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Look at political angle in investing


The decision you make about presidential candidates will lead to a logical vote in the polling booth. Unfortunately, those same political beliefs could become a stumbling block in your personal investments.

"I have Democratic friends who didn't buy into the tax cut and its impact on the market, so they missed the early part of the rally," said Barry Ritholtz, market analyst with the Maxim Group global money management firm in New York. "I also have Republican friends who were caught off-guard by the recent market sell-off because they weren't paying attention to things like budget deficits."

Lead with your brain rather than your heart when investing. Consider all the angles in the countdown to the presidential election, noting those industries and stocks likely to benefit in differing situations.

Defense industry

The defense industry would be a big winner in a second term for President Bush, Ritholtz reasons, which is why Lockheed Martin Corp. (LMT) is on his buy list. Because of its extensive oil exploration and highly publicized work in Iraq, Halliburton Co. (HAL) is another "Republican" pick on his list.

A Democrat in the White House could mean greater emphasis on alternative forms of energy and possibly research credits or tax incentives, Ritholtz says.

That would benefit the stock of oil company BP PLC (BP), the most aggressive company in its industry in researching and developing alternative fuels.

Historically, the third year of a presidential term is the best-performing year for stocks, and the fourth year ranks second-best. That bodes well for the stock market this year. But sometimes Wall Street worries about one candidate or party over another are overwrought, because many other domestic and world issues affect investments.

"Overall, the stock market does as well under Democratic presidents as under Republican presidents, which means that the market should be indifferent to the outcome of the election," said Thomas Gallagher, political economist with the International Strategy and Investment Group research firm in Washington. "For example, on an issue such as interest rates, it's the Federal Reserve that really matters."

Yet, there are differences.

In fiscal policy, Democrats would seek lower budget deficits, and that would benefit bonds.

The Bush administration acknowledges that the federal budget, expected to run a deficit of $477 billion in fiscal 2004, wouldn't be balanced during a second Bush term. However, it says the deficit could be cut in half over the next five years.

Criticism of deficit

Bush is criticized for the big deficit not only by Democrats, but also by conservative Republicans who favor small government and consider enormous deficits to be heresy. They fear that Republicans have lost their image as the party most capable of reining in government spending.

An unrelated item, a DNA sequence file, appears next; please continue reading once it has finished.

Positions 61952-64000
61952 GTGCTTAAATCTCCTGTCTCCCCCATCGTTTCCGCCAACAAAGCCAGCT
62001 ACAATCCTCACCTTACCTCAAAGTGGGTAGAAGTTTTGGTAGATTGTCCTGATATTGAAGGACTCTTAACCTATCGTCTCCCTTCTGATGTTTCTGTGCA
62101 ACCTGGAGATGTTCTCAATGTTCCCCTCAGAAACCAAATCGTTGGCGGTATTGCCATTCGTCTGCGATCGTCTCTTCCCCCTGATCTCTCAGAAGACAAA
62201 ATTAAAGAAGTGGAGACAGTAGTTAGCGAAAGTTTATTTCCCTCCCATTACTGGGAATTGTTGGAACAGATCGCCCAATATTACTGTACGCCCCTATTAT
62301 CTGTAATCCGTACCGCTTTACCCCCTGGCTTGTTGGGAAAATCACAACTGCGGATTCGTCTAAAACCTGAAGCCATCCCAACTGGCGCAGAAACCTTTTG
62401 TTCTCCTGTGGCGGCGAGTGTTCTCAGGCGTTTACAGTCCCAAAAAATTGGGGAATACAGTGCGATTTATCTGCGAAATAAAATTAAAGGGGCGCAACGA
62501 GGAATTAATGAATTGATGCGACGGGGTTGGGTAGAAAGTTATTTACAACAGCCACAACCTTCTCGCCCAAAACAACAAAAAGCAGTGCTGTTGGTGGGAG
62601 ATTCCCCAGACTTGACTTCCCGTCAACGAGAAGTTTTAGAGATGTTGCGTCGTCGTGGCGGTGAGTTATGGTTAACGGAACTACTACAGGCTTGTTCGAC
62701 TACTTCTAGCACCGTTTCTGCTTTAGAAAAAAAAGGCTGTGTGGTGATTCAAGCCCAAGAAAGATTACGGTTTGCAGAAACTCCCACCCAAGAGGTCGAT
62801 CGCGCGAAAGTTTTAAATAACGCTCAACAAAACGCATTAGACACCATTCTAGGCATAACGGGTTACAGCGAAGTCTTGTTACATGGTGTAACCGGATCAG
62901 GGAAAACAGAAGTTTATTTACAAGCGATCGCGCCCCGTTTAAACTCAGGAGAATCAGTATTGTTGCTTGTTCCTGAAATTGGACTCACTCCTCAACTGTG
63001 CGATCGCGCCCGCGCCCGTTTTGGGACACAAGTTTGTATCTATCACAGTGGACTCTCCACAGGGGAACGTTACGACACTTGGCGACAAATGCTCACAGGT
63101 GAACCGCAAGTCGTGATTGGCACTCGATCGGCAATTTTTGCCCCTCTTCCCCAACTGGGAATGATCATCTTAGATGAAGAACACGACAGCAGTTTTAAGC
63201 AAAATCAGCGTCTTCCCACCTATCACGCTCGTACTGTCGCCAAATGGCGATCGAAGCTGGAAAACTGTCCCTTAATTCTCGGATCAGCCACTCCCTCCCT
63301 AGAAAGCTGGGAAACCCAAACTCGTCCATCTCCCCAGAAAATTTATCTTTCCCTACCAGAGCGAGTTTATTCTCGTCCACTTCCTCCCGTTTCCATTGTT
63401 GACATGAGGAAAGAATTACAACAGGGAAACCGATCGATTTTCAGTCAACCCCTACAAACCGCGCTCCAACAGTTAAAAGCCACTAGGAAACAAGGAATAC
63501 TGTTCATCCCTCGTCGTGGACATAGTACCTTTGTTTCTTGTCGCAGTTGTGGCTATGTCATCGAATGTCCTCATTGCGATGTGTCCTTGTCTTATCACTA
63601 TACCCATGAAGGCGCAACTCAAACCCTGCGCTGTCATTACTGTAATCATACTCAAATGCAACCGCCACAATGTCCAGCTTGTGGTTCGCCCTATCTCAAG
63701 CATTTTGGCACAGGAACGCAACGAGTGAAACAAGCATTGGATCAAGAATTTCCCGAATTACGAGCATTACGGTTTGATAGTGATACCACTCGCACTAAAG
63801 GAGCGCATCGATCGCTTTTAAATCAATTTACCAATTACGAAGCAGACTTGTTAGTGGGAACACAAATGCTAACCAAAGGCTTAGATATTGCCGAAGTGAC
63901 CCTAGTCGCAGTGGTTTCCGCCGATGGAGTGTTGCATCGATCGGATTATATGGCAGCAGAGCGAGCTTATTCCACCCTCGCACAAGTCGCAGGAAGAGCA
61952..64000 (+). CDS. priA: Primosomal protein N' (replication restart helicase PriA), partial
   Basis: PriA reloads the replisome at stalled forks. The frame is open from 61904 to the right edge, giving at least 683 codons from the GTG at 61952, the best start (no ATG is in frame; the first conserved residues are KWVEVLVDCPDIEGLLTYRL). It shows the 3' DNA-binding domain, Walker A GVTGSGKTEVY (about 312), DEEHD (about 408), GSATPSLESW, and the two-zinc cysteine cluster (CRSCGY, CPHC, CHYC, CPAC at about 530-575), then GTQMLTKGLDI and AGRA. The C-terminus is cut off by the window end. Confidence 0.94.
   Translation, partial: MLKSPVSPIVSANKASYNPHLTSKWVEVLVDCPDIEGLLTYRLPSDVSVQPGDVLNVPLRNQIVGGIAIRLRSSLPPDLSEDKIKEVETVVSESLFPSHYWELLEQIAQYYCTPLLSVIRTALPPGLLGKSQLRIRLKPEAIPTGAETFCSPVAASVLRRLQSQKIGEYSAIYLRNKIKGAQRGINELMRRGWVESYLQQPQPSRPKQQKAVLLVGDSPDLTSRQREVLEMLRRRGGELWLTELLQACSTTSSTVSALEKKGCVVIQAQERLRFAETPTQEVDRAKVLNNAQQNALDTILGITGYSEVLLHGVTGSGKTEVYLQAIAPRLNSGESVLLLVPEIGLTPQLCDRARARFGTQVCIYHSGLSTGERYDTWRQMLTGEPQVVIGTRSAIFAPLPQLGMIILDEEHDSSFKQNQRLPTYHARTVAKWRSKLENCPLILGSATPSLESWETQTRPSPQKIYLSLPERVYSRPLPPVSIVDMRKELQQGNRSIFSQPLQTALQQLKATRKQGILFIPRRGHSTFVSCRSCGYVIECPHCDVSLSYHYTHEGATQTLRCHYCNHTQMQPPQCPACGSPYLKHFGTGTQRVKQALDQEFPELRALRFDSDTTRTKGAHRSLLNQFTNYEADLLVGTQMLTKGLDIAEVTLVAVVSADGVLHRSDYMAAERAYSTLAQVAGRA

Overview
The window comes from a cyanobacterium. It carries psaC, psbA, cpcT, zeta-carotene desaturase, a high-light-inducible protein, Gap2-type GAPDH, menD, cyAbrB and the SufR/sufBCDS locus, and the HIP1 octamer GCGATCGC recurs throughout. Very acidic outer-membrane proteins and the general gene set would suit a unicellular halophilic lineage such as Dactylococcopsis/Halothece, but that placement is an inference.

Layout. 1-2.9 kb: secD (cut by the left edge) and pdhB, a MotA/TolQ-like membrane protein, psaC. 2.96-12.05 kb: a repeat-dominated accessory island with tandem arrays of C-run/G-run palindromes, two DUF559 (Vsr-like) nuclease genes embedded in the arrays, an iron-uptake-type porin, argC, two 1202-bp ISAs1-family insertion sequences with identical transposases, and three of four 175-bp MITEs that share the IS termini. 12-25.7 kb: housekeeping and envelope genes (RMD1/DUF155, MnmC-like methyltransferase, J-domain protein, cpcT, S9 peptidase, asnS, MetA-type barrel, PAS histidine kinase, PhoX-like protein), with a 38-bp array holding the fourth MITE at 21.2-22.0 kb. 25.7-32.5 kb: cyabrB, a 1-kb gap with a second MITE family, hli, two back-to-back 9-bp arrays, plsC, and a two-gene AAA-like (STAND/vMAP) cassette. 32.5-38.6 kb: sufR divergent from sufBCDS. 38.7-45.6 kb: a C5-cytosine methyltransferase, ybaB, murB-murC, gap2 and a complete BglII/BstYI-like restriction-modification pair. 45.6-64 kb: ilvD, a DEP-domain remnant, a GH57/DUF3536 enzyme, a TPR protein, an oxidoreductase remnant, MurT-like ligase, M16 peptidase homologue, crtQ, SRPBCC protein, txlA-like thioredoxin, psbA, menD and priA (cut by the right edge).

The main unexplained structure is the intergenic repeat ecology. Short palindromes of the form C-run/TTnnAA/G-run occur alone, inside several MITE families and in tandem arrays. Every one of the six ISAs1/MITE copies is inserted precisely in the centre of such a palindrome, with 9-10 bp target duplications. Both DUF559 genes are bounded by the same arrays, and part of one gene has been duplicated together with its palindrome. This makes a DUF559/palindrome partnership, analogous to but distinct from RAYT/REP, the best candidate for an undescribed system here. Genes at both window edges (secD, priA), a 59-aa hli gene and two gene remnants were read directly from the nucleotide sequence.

Democrats could push for stronger regulation in areas such as stock trading, where scandals have abounded. And, though Democrats historically have been considered protectionist in their trade policies, that's not the case with the current front-running Democratic presidential candidate, Sen. John Kerry of Massachusetts.

For now, Bush's initial tax cuts are helping him.

"The maximum benefit of the Bush administration's tax cuts are being seen from last year's third quarter to this year's third quarter, ensuring strong economic growth up to the election," said Ned Riley, chief investment strategist with State Street Global Advisors in Boston. "Policies that might get the ax if a Democrat is elected are tax cuts, at least those for upper-income families, and the tax reduction on dividends."

Democrats might write a tougher health care bill, which could take a toll on profits of the pharmaceutical industry and medical care providers.

Wall Street sympathies generally lie with Republican administrations, which is why the stock market might gyrate based on who is leading the polls.

The perceived likelihood of a Bush victory had been factored into the market for a while, so any shifts in popularity will be monitored carefully.

Wall Street hedges bets

Wall Street has hedged its financial bets. Bush leads in campaign contributions from banks and investment houses, but adding up similar contributions to all Democratic candidates produces a total that's not far behind.

"If prospects for the re-election of President Bush improve, the stock market benefits," said Hugh Johnson, chief investment officer with First Albany Corp. in Albany, N.Y. "If those prospects deteriorate, the stock market suffers."

It's not good news for investors that each Democratic presidential hopeful is recommending rolling back the Bush tax cuts, Johnson said.

A Republican victory would benefit health care stocks such as Aetna Inc. (AET) and UnitedHealth Group (UNH); pharmaceutical stocks Pfizer Inc. (PFE) and Merck & Co. (MRK); and defense stocks Lockheed Martin Corp. (LMT) and General Dynamics Corp. (GD), Johnson predicts.

A Democratic victory might boost the stock of consumer staples Clorox Co. (CLX), Procter & Gamble (PG) and PepsiCo (PEP) because they would gain investors if the economy faltered, he said.

Johnson owns shares of Aetna, Clorox, General Dynamics, PepsiCo and Pfizer.

"For stock investors, the economy is headed in the right direction, so it should be a good year for stocks," said Mark Zandi, chief economist with Economy.com in West Chester, Pa. "For bond investors, regardless of who's elected president, it's going to be more difficult."

Andrew Leckey is a Tribune Media Services columnist.

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